Monthly Archives: November 2014

Seen in an Almost Empty Elementary School Parking Lot One November Afternoon at Four-Thirty

Seen in an Almost Empty Elementary School Parking Lot One November Afternoon at Four-Thirty

 

Through the honest tree limbs a hundred vultures float
like a cloud of gnats. No like the floating ashes of burning leaves.

No as they get closer I see they are stitching something
into the air, shape of a common hunger borne aloft

and visible only through this inscribing of individual
wills in contrast and in wind, swirling like the last

sip of wine in a glass, up, down, settle, rinsed away,
all just a matter of perception of a form against

its temporary constraint, not ever really part of your
moment when it continues on, or ceases holding

your own thought against the edges of your world
as if the world was something to hold your drink

or your memories, or even your body in its form
perceived from two hundred feet up and a quarter

of a mile away as something too big to land on and eat.

Mildest Day, mid-November

Mildest Day, mid-November

 

It’s the mildest day in weeks, in the neighborhood the heat pumps are quiet
and where last night was dry wind raising the leaves for another ride tonight

the rain wanders in around dinnertime, so fine you can’t even feel it but in the beam
of a parked truck’s headlights it looks like it is pouring. Later it will rain hard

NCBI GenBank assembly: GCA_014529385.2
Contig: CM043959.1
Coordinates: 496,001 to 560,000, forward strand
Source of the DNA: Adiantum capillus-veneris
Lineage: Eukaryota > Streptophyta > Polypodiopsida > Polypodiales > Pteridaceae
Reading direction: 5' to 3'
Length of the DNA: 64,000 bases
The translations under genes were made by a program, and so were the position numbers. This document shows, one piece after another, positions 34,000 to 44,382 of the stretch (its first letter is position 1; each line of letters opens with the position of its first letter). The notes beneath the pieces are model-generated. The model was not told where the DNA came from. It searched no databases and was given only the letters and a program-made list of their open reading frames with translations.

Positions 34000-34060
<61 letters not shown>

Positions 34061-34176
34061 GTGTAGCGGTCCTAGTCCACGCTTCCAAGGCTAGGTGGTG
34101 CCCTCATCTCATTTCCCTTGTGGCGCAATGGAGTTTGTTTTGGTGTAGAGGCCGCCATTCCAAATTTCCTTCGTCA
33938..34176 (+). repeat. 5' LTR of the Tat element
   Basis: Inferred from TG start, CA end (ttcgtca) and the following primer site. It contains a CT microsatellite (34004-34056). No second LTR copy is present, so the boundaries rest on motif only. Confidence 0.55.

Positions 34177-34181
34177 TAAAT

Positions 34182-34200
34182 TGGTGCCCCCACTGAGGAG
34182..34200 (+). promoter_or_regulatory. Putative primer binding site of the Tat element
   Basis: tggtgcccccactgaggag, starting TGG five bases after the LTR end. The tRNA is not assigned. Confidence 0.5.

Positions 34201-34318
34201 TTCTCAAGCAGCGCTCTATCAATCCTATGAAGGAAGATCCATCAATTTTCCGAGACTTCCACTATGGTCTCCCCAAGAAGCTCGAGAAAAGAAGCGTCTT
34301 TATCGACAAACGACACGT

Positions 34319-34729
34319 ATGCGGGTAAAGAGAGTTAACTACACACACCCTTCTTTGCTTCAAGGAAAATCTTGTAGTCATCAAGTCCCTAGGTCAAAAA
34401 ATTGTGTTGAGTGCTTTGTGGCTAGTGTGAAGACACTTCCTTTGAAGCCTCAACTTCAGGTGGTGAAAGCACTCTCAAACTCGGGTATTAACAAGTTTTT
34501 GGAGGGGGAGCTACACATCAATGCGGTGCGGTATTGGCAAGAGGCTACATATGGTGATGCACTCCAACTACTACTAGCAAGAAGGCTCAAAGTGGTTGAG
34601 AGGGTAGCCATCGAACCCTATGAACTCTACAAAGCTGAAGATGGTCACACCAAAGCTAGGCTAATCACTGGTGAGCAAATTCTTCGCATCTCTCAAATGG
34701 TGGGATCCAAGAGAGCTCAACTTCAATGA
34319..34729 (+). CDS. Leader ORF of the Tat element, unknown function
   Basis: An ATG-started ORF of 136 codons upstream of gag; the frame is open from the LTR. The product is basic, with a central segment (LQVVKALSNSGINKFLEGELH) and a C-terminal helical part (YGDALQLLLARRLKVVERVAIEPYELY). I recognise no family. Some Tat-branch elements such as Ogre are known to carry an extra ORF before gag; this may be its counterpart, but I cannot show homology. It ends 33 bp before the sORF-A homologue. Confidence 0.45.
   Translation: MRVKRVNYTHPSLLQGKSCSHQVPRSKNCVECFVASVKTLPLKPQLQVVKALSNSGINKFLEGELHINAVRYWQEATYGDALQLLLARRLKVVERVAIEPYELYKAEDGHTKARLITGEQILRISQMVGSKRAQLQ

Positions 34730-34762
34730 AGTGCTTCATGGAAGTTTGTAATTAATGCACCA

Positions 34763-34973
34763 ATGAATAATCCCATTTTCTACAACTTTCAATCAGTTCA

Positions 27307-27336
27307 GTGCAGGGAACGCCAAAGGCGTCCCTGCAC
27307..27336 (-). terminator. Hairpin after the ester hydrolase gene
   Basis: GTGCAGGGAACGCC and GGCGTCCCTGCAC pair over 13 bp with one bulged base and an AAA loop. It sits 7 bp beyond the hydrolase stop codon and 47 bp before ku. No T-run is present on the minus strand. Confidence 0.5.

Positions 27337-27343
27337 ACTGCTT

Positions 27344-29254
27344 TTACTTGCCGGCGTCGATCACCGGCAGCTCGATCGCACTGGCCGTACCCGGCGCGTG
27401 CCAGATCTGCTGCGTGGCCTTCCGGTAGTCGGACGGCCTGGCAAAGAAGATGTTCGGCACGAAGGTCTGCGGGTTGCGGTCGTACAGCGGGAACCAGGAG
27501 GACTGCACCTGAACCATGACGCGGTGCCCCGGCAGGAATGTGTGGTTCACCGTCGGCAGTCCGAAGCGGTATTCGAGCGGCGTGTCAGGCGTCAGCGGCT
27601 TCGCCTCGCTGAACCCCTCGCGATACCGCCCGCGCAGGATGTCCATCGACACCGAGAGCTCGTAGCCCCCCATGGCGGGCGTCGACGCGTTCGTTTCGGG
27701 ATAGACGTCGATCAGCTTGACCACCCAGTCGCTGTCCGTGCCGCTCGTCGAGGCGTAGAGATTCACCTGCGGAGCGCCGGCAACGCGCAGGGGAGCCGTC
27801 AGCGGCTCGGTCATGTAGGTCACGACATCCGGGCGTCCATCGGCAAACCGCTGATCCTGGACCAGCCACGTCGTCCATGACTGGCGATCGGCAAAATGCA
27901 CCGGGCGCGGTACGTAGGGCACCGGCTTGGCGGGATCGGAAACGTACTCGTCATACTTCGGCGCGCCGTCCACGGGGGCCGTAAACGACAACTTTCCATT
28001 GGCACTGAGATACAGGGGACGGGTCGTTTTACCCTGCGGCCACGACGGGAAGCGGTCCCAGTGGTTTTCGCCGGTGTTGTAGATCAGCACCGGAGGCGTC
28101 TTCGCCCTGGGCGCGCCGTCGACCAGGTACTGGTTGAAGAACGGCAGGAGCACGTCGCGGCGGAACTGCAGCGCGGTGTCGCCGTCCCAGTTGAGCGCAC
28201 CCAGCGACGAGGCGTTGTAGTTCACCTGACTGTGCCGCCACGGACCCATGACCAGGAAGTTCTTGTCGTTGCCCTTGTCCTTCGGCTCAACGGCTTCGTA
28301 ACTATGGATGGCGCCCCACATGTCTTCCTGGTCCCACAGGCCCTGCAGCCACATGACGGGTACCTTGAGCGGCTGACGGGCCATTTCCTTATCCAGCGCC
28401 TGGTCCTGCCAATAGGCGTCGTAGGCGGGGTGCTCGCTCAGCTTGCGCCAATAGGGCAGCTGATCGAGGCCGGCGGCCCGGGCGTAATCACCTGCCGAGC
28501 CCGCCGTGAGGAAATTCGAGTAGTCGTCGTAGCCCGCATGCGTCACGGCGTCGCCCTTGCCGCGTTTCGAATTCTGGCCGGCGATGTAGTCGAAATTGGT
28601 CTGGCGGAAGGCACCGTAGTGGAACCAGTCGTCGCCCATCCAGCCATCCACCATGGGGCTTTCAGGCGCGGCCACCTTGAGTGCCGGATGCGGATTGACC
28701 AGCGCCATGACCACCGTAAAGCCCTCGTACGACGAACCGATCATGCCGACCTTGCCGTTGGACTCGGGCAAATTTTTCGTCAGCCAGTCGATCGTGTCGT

but it’s here mostly for the duration, to check off the seconds of  the night, like a reminder,
that the next one will be colder and harder, and that after that there will be snow.

Four Things I See in the Sky on a Windy Day

Four Things I See in the Sky on a Windy Day

 

Leaves stampeding past a second floor window like escaped horses.
Gray scales of a dragon’s vast belly slides over the city.

A cloud viewed through empty branches, ghost of foliage.
A vapor trail unwriting itself across the day’s crisp paper.

 

To the Tune of a Song Not Yet Written [4]

To the Tune of a Song Not Yet Written [4]

 

I walk up my own street after sunset.
The moon is not yet up and the last streetlight

is behind me. Slowly, slowly I trudge up the hill
and slowly, slowly my shadow fades into the dark bricks.

I have lost myself and where I am going
but with no streetlights the roof has been taken off

the world. If I stood still I could find and count a star
for each of the eighteen thousand days I have lived so far.

Here in the dark stretch of street they are with me.
With my shadow gone and the dark bricks

pretending not to move at the speed of stars.

Atlantic Flyways, or, Males Never Asking for Directions

Atlantic Flyways, or, Males Never Asking for Directions

Someone tell the two Canada geese
flying up the street at quarter past nine

this November evening they are heading
to West Virginia